You may have heard that the IRS’s ability to audit partnerships (including multi-member LLCs) will be greatly enhanced due to changes made by the recent Bipartisan Budget Act of 2015. The IRS will be ramping up its partnership audit efforts and training auditors. Congress projects these new procedures to generate over $9.3 billion in new revenue over a 10 year period. The new rules apply to tax years beginning after 2017, and will apply to partnerships of 100 or more partners. It will apply to other partnerships as well, if one or more members fit certain categories (i.e., a member itself has more than one hundred partners).
Partnerships need to begin preparing now for these changes by amending their agreements, selecting a new “Partnership Representative,” and making decisions that will affect internal operations for years to come.
Currently, few partnerships are audited by the IRS, in large part because the agency cannot assess partnerships directly, but instead must pursue each partner for its share of any assessment, often through multiple tiers. The default rule under the new Budget Act requires the IRS to assess the partnership if filing errors are detected during an audit, and a Partnership Representative (“PR”) must then quickly decide whether the partnership itself (the current partners, indirectly), or those who were partners during the audit period, should pay the assessment.
First and foremost, a PR should be designated well before the end of 2017. He or she will be the sole contact person with the IRS auditor and is authorized to make all decisions regarding how to handle the audit, whether to appeal the assessment or settle, and whether the partnership will “push out” the assessment to the former partners or pay the assessment itself. The partnership and all its partners will be bound by actions taken by the PR in connection with partnership audits.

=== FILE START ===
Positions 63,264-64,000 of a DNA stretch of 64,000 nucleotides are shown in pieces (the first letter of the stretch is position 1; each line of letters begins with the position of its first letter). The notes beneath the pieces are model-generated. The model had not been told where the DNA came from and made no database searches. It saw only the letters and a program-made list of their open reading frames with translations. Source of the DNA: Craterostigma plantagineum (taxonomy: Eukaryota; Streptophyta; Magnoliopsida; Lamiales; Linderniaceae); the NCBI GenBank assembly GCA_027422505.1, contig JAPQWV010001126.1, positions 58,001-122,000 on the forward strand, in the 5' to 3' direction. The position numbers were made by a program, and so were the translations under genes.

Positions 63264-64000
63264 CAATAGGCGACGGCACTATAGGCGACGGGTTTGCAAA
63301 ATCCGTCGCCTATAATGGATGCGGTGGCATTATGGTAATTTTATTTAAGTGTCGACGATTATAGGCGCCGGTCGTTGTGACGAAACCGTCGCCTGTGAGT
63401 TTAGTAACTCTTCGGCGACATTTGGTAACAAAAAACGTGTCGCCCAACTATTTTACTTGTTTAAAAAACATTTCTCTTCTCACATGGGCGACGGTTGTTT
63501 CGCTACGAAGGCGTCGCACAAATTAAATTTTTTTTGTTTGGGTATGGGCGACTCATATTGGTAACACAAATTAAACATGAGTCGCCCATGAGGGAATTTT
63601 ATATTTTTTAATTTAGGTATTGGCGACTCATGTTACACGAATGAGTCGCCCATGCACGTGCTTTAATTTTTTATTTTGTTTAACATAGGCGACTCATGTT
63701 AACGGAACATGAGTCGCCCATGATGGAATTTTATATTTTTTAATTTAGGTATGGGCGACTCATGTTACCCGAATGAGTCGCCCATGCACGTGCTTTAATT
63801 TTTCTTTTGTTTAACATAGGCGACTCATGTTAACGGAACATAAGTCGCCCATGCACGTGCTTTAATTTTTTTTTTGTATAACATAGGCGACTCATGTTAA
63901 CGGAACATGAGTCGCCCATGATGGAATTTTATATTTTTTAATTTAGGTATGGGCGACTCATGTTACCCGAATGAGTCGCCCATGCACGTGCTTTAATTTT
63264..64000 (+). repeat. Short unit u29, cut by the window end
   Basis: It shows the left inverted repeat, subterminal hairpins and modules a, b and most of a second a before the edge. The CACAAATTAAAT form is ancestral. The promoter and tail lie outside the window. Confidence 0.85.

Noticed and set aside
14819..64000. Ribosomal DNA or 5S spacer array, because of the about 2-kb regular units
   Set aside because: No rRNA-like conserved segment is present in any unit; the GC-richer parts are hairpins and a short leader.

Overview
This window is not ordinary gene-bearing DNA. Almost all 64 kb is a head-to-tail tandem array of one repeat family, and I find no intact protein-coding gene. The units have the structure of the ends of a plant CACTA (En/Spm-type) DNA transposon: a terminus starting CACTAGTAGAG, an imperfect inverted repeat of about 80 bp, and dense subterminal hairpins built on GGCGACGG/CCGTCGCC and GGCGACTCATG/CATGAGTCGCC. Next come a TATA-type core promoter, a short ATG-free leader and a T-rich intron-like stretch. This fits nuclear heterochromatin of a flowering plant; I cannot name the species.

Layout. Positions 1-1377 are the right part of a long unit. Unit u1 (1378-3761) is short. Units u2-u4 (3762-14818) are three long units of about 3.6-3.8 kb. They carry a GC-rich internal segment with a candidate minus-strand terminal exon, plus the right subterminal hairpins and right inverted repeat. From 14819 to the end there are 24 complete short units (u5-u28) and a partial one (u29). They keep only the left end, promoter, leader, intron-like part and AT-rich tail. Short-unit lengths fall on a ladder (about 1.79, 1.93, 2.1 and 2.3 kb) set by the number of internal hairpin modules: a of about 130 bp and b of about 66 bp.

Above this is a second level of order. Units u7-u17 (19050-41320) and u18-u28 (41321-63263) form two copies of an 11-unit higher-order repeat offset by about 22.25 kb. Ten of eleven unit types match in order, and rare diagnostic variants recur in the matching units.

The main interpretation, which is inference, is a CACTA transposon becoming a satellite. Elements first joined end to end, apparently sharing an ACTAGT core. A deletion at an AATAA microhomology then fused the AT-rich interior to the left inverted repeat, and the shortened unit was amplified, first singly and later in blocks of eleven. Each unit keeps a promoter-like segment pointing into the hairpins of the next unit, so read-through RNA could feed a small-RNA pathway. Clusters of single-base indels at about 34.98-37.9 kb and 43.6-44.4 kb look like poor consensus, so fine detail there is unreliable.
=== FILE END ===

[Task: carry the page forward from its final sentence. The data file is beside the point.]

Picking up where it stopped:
Initially, the PR (we think) makes the decision whether the partnership can opt-out of the new rules – and the first step is determining whether that option is available based on head count. The partnership must have 100 or fewer partners, and all partners must be either individuals, S corporations, C corporations, or estates of deceased partners. If you have an S corporation partner, then you must count each of its shareholders for this purpose. If even one of the partners is another partnership/LLC, a disregarded single member LLC (unless future guidance says otherwise) or a trust, the partnership is automatically thrown into the new regime. No opt-out.
Your company’s current tax matters partner or tax matters member will need to be replaced, as the old law is being repealed for tax years after 2017. If a new PR hasn’t been designated, the IRS will have the authority to designate one for you. So start thinking about (1) who the new PR should be, (2) what level of indemnification will be afforded them against any costs or liabilities that may be incurred in acting that role, and (3) the level of accountability they will have to the company and its partners. The PR need not be a partner.
Your LLC or partnership agreement may require review for how one handles a past tax liability for a retiring partner or member. Or for how your JV will deal with a late audit, long after the JV’s single-purpose project is completed.
A final warning: if you are contemplating a new business venture that will be classified as a partnership for tax purposes (including an LLC or joint venture), or if you need to amend an existing agreement, then these changes should be incorporated into the new or revised agreement immediately, even though detailed guidance from the IRS on many aspects of the Budget Act is not expected to be released until later this year.